Conflicting statements made by Beau Breedlove about his conduct with Sam Adams, and Breedlove's acceptance of money to appear in Unzipped magazine would have most likely compromised any criminal prosecution of Adams, said Attorney General John Kroger at today's noon press conference.


The specific "conflicting statements" in question are those made to the Oregonian about kissing Adams in a restroom, which were subsequently withdrawn in a written statement provided by Breedlove to the Attorney General, as far as I could understand.

"If we prosecuted this case in a court of law, we would have the statement from one witness—a witness who made directly contradictory statements," said Kroger. "This case is too weak to charge in court."

"Having reviewed quite frankly every criminal statute we could think of to determine whether or not there was a problem," said Kroger, "we could not."

Kroger said it is not a crime under Oregon law to lie to a police officer or investigator. So journalists also asked why Kroger decided not to put Adams and Breedlove before a grand jury, where they would have had to take an oath. Kroger responded that it wouldn't be appropriate to put Adams before a grand jury, because he would have a fifth amendment right to silence as the subject in the investigation. Meanwhile, he said, Breedlove's statements would not have been a factor in any charging decision he made.

Kroger said his office had checked immigration records to see whether there was a possibility that Adams could have accompanied Breedlove to Mexico before Breedlove's 18th birthday. "We found no evidence or record of such a trip."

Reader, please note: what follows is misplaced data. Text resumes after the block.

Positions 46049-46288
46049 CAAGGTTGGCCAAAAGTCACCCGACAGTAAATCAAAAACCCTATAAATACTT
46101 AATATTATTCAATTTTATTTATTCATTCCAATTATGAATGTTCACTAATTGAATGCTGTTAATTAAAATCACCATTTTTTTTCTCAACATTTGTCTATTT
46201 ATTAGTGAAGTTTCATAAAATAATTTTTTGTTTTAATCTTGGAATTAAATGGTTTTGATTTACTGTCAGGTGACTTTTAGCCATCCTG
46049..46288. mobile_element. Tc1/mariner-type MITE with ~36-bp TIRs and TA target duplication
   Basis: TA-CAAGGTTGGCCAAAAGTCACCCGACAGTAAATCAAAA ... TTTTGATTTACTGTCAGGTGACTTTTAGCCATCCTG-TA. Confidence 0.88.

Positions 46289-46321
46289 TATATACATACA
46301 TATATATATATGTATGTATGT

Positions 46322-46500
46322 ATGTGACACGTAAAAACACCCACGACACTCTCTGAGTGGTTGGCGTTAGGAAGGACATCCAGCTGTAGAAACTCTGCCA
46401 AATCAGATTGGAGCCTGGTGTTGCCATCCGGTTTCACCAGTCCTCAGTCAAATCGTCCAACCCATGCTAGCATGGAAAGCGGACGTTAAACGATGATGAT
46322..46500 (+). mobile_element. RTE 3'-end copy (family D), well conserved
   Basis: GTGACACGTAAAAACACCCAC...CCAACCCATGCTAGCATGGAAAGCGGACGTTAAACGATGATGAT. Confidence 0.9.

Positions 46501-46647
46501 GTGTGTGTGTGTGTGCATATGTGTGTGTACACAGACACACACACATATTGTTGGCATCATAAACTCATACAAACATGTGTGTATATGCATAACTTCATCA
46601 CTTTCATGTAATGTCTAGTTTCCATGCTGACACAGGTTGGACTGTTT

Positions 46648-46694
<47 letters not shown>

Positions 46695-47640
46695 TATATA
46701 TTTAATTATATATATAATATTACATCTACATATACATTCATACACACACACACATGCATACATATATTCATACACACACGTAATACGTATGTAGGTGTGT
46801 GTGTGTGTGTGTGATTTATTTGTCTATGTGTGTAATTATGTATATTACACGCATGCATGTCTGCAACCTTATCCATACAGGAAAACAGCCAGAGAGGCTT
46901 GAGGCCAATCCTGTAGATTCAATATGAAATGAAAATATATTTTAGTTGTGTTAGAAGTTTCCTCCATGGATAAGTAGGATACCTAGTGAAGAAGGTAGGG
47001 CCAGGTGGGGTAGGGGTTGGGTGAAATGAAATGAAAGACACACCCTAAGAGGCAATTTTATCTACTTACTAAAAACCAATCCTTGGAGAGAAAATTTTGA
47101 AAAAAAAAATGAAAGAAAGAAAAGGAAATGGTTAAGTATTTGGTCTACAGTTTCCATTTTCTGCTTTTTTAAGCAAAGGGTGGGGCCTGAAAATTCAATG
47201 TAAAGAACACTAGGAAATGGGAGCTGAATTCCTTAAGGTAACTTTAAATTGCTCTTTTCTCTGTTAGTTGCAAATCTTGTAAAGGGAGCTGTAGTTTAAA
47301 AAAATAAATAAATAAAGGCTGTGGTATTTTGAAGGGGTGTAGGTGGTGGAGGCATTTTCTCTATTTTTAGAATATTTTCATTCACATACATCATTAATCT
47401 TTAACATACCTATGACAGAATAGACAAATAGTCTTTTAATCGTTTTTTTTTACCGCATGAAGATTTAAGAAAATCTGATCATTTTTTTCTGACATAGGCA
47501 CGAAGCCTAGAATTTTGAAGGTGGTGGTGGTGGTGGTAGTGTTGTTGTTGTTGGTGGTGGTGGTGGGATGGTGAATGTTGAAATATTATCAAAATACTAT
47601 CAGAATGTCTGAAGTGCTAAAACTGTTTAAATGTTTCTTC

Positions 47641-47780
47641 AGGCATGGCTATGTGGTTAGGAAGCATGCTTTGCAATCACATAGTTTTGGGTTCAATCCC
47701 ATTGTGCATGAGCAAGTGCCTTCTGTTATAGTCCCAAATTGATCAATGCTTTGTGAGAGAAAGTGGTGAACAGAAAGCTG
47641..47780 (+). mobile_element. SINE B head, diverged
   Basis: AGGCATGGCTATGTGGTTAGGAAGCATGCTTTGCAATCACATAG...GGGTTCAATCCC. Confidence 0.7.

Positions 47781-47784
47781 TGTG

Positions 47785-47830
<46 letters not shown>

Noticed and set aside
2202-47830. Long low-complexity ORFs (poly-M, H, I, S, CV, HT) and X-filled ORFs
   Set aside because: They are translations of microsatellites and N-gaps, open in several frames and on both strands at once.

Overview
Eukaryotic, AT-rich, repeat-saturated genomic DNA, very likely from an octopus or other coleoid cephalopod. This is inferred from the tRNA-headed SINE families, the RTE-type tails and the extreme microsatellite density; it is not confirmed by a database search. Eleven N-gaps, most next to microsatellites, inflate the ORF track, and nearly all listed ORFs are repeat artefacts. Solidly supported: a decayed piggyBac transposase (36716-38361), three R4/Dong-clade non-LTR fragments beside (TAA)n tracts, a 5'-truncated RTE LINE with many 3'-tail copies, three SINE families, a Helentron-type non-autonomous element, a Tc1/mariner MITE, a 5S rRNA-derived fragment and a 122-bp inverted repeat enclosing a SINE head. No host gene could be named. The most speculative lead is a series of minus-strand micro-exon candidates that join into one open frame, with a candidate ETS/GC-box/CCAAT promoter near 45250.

Kroger said there was no indication that Adams had lied in any registered filing such as a candidate statement or voter's pamphlet, as is required to break Oregon election fraud law. There had been an option for an aggrieved party to file a civil suit against Adams, said Kroger, but "that deadline had passed."

"We are not making any assessment about Mayor Adams' credibility," Kroger added. He also said he had no comment on whether former Mercury news editor Amy Ruiz is qualified for the job as Adams' sustainability policy advisor—it was only his job to investigate whether laws had been broken. In the case of Ruiz, Kroger said, witnesses had all made similar statements as to the facts.

The only witness who had refused to be interviewed, according to Kroger's investigator Don Nelson, was Breedlove's ex-boyfriend, Mark Merkle.

I asked how investigating this case has been different from Kroger's investigation of mafia bosses and Enron thieves.

"Not different," he said. "Every criminal case is different. It's my duty to treat every putative defendant or person accused of a crime the same."

Kroger said his office had made no effort to quantify how much the five-month long investigation had cost.


"One thing I would add," said Kroger to Jaquiss, "is that if we had gone to a grand jury, then much less information would be publicly available now because of grand jury secrecy laws."

The Mercury has lodged a public records request for the full report, which Kroger's office expects to fulfil some time in the mid afternoon.

Reaction in the press gallery seemed one of broad disappointment. Most journalists it seemed were hoping for charges to be brought, whether they might have admitted it, or not. One even asked whether any witnesses had been subjected to polygraph tests.

"Generally we have been trying to treat this like we would any normal investigation," Kroger responded. "I have never subjected any potential witness to a polygraph."

Some "reporters" were more forthcoming with their reactions: "You go into these investigations and you've got shackles on," said Victoria Taft, a right-wing radio host who has followed the whole scandal very closely, after the press conference. "If you're not willing to take the word of Beau Breedlove, who is admittedly shady, but you're willing to take the word of Mayor Sam Adams, who has been proven to lie? I mean, come on. This is bad news. It's just unbelievable. Finally you can groom a kid for sex and you don't get in trouble for it."